Get ready to fire some hate mail; you’re gonna like this one. Up front, I really do this stuff. Good thing I’m married. Considering my lifestyle I doubt there would be many takers for an old farm boy who travels like this.
First, you realize most hotels have a clothes line near the shower, right? I use mine. I travel light and launder clothes along the way. And I don’t stink (unless I ate goulash for lunch). On the road Mrs. Accountant and I hand wash our clothes and hang them on the line provided or over a chair.
Second, I frequently wash my clothes by either wearing them into the shower and soaping up good or washing them while I shower and immediately wearing them when finished. Hint: It is best to shower wearing your skivvies first, then rinsing, followed by putting on your outer clothes and showing them. (Please use the comment section below to indicate your opinion of my level of intelligence.)
Mrs. Accountant prefers to air dry her clothes; I prefer to wear damp clothing until it dries. My way is faster. Body heat and the air movement while I walk around have my clothes dry within an hour or so. Cold weather is even better. Cold air is dry air. Combined with body heat, damp clothes is dry in twenty minutes when the temperature dips. Hot, humid environments are a different story. My clothes were dry in the aforementioned twenty minutes in Edmonton, but took over half a day in Costa Rica. (Come to think of it, my clothes were never dry in Costa Rica.) Yeah, yeah, the guy who does not like to travel has been to Costa Rica and Edmonton. Deal with it.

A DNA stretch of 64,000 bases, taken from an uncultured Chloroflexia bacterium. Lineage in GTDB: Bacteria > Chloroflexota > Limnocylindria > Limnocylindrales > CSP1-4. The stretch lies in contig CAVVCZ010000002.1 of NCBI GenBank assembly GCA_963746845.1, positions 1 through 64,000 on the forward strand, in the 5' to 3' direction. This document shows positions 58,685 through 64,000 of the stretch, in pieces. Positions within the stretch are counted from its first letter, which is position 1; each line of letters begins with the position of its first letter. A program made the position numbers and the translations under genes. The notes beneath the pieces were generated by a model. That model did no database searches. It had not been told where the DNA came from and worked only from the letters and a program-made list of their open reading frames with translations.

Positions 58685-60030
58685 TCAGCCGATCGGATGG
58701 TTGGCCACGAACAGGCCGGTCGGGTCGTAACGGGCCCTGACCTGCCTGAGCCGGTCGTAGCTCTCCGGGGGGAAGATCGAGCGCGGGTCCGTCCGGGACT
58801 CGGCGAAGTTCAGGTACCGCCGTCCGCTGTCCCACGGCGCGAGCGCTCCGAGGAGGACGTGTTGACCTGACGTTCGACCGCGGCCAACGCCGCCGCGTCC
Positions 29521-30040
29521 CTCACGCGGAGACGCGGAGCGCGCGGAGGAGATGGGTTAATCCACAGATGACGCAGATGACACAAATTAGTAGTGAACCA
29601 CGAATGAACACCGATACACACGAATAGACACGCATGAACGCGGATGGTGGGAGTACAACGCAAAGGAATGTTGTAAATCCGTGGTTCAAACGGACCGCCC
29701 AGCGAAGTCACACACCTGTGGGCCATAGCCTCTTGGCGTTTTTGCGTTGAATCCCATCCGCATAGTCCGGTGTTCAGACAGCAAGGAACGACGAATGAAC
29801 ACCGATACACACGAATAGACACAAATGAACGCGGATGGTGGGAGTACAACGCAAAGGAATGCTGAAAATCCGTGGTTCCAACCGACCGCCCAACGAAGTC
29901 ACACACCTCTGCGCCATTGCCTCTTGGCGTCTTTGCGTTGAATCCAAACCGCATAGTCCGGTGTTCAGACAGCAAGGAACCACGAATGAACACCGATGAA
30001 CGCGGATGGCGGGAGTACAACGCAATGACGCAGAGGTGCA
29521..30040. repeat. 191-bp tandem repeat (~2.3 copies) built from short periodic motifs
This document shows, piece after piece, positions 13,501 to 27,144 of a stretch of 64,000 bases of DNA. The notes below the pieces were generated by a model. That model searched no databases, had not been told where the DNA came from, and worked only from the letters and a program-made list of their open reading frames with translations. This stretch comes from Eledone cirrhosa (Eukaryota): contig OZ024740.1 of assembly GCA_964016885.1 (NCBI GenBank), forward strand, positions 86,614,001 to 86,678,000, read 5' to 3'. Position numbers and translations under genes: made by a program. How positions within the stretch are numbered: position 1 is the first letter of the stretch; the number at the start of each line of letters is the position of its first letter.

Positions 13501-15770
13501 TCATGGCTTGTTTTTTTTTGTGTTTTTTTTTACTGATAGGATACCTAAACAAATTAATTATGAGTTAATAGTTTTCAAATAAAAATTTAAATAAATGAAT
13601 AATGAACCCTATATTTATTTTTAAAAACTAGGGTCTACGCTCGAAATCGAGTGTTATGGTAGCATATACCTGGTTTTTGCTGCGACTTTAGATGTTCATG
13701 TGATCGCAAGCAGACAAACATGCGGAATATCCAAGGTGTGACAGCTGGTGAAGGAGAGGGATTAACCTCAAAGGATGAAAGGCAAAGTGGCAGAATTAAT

Money in the Bank
The math is clear, electric and gas clothes dryers dry your wallet faster than your clothing. The machine does make great, if not expensive, nouveau art. You can drastically reduce your energy costs by eliminating the clothes dryer. Invested in an index fund, your savings could turn into a nice nest egg. You can also travel much lighter (no more baggage fees) when your mindset includes naturally dried clothing. I am sure there are a few who will disagree. Don’t care; I am right.
I have included several photos of clothes drying setups around my farm. I also included a few links to clothes drying racks from Amazon. Hint: the old fashioned wooden drying racks were sturdy; the new ones are frequently too flimsy. I am fortunate enough to have an old wooden rack from grandma. The metal racks are the best option today. My advice is to spend a bit more upfront for quality; you do not want to buy a new rack twice a year because the old one keeps breaking or falling apart.
* I did make the mistake of buying a dryer many years ago when we remodeled our old farm house. The washer and dryer was a set and Mrs. Accountant said the dryer would be nice to have, just in case. To date, the dryer has been used a total of three times in fifteen years. The last time the machine ran was several years ago. The dryer does make a great shelf in the laundry room, however. A bit expensive for shelving, but one uses what one has on hand.
** Don’t vent a clothes dryer into your home. The moisture comes out too fast and tends to cause mold and it is a fire hazard. I had renters many years ago who tried this stunt and caused serious mold issues.
The DIY movement is alive and well. Taking the bull by the horns and getting a job done can save massive amounts of money. Early retirees get to their exalted status because they kept costs low. Frugal people are drawn to DIY projects like flies to honey. With so many people undertaking projects on their own it is time to ask an obvious question: Should you be doing that project on your own.
I have seen some really bad DIY jobs over the years. Buying a large number of rental properties over the years revealed some doozies. Still, I handle a large percentage of jobs around the office, home and farm on my own. There are times I do need to take a knee and bring in somebody with experience.